LAS VEGAS – What does it take to bring authentic street food 9,000 miles from street vendors in Southeast Asia to a new resort on the Strip?
A kitchen with a laptop, webcam and eager cooks.
It’s happening behind the scenes at Resort World Las Vegas, where the hotel-casino prepares for the launch of Famous Street Eats – a 24,000-square-foot grocery store serving dishes from Singapore, Malaysia, Thailand and beyond.
In normal times, street vendors in Southeast Asia would have boarded a plane and flown here to teach the Vegas chefs the secrets of perfecting the dishes.
COVID-19 made this type of trip impossible, but the resort’s opening on June 24th harnessed the power of technology to carry all of the culinary expertise to the Nevada desert.
Resorts World found the dishes overseas and transported them here.
A search for street food
According to Andrew Li, CEO of Zouk Group, the Singapore company behind the concept, the idea of driving Famous Street Eats is simple: go to the source.
“Asia has all these amazing food cultures,” said Li, “and they come from these mom and pop shops. They’re not in hotels, they’re not in malls. You’re on the back streets and have been perfecting these recipes for decades. “
Resorts World’s hawker recipes have been passed down from generation to generation. Some of the chefs behind these dishes have been making them for more than five decades.
Famous street eats will be a place where tourists and foodies find dishes they can’t find anywhere else and that are prepared using techniques they have never heard of, Li said.
One of the dishes from Singapore is called Char Kuey Teow, rice and egg noodles fried with fresh seafood on a charcoal oven to create a smoky aroma called “Wok Hei” – or “Dragon Breath”.
The man behind this street vendors court is Chef Ah Guan. Because he wears goggles while cooking to protect his eyes from hot oil, he is known as the “Googgle Man”.
“The fire you need to cook this noodle is so hot,” said Li. “You want it to be so hot that you can almost taste the burn – that char flavor of the noodle. Such things will be very interesting to educate people about the story and share it. “
But how do chefs like Googgle Man teach Las Vegas chefs how to cook dishes?
Each week, Famous Foods Chef Kevin Hee takes a video lesson along with two assistants. His teachers are 14,000 kilometers away in different parts of Southeast Asia.
Hee is learning the street food alchemy of the menu, which is coming soon to The Strip. Each lesson starts with a recipe.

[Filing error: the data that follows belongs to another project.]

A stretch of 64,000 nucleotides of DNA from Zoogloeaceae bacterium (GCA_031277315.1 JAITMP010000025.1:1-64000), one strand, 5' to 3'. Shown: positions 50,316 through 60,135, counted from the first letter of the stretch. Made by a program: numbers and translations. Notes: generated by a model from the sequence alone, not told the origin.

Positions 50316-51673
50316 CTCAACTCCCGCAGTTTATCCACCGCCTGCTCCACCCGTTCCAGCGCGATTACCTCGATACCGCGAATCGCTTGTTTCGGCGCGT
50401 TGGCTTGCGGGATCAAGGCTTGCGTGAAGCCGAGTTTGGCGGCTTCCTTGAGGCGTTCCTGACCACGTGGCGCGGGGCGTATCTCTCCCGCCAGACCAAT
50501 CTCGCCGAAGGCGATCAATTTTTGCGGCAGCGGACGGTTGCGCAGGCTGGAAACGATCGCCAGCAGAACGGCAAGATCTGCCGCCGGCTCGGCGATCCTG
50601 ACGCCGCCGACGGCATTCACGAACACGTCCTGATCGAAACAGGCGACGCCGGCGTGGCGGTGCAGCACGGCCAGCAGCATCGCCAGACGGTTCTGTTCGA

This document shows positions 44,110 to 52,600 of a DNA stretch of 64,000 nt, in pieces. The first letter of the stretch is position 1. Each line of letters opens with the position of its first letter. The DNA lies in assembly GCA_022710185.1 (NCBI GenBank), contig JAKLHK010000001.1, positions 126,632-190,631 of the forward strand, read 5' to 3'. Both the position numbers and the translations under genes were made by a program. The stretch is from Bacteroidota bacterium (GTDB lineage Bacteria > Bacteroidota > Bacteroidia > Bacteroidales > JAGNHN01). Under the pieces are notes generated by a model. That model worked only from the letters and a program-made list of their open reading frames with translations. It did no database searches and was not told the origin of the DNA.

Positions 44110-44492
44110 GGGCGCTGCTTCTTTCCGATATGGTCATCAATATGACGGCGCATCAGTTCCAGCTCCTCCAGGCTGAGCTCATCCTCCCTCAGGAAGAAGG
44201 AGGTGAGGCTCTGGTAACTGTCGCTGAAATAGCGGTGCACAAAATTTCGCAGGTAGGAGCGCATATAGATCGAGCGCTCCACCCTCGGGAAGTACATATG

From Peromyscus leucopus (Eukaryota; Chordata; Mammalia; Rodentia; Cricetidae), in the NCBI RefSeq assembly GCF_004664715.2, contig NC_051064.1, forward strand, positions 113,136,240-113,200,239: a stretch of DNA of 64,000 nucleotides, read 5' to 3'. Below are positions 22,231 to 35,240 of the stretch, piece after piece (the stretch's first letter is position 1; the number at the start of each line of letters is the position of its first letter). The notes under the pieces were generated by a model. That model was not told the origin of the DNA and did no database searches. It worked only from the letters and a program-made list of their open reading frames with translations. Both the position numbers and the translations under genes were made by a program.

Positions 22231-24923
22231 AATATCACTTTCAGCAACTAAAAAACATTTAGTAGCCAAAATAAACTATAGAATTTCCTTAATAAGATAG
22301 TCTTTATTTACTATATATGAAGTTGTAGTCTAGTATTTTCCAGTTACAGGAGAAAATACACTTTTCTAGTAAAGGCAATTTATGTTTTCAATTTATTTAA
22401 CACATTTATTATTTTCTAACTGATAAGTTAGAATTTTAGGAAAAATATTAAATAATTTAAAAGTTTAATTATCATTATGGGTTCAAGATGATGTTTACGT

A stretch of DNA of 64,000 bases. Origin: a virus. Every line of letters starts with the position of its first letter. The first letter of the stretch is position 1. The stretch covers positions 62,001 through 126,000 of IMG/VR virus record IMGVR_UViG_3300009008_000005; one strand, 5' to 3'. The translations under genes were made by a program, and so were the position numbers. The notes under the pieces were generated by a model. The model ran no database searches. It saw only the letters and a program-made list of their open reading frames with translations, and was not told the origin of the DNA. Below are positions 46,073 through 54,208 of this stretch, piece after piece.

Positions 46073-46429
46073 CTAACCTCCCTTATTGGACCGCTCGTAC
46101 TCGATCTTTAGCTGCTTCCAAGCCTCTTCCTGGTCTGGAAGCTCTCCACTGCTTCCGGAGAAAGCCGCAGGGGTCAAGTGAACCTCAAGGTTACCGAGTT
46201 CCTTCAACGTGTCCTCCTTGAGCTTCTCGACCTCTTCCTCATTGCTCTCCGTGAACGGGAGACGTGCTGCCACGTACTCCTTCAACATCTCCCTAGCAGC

“We’ll try ourselves first until we feel like we’re at a level we’re not ashamed to show the owner,” said Hee. “Once we get to that level, we’ll set up a video call and play back the dish we’re making.”
Hee is now working on Roti Canai. The flatbread comes from Springleaf Prata Place, a family-style shop in Singapore that serves South Indian cuisine. Roti Canai is difficult to prepare because the dough has to be stretched so thin that it is almost transparent.
In fact, it’s so difficult that Hee and his team are now in a second round of class.
During the video classes, Las Vegas chefs walk through every step of the process of making dough for Roti Canai. In the meantime, the owner watches and gives tips and tricks.
When they’re done playing Roti Canai, the owner’s team will show them how to do it.
“They show us what corrections we can make while we turn the dough over,” said Hee, “and it’s a back and forth from there.”
There weren’t many language barriers as almost every street vendor speaks English and Hee’s team speaks Mandarin or Cantonese.
When the owners approve how each dish looks, the plate must pass a taste test.
“We have several executives who have lived in Southeast Asia and are familiar with the flavor profiles,” said Hee. “We let them try the dishes to see if the flavor profiles fit.”
Once each dish has one final blessing, Hee and his team will be teaching a larger team of chefs how to cook the menus at Famous Street Eats.
Along the way, he learned techniques that made his own kitchen game better.
“Just getting the dough not to stick to the pot itself requires a lot of technology. That was the hardest to master, ”said Hee of the Roti Canai. “I’m just happy to learn new things.”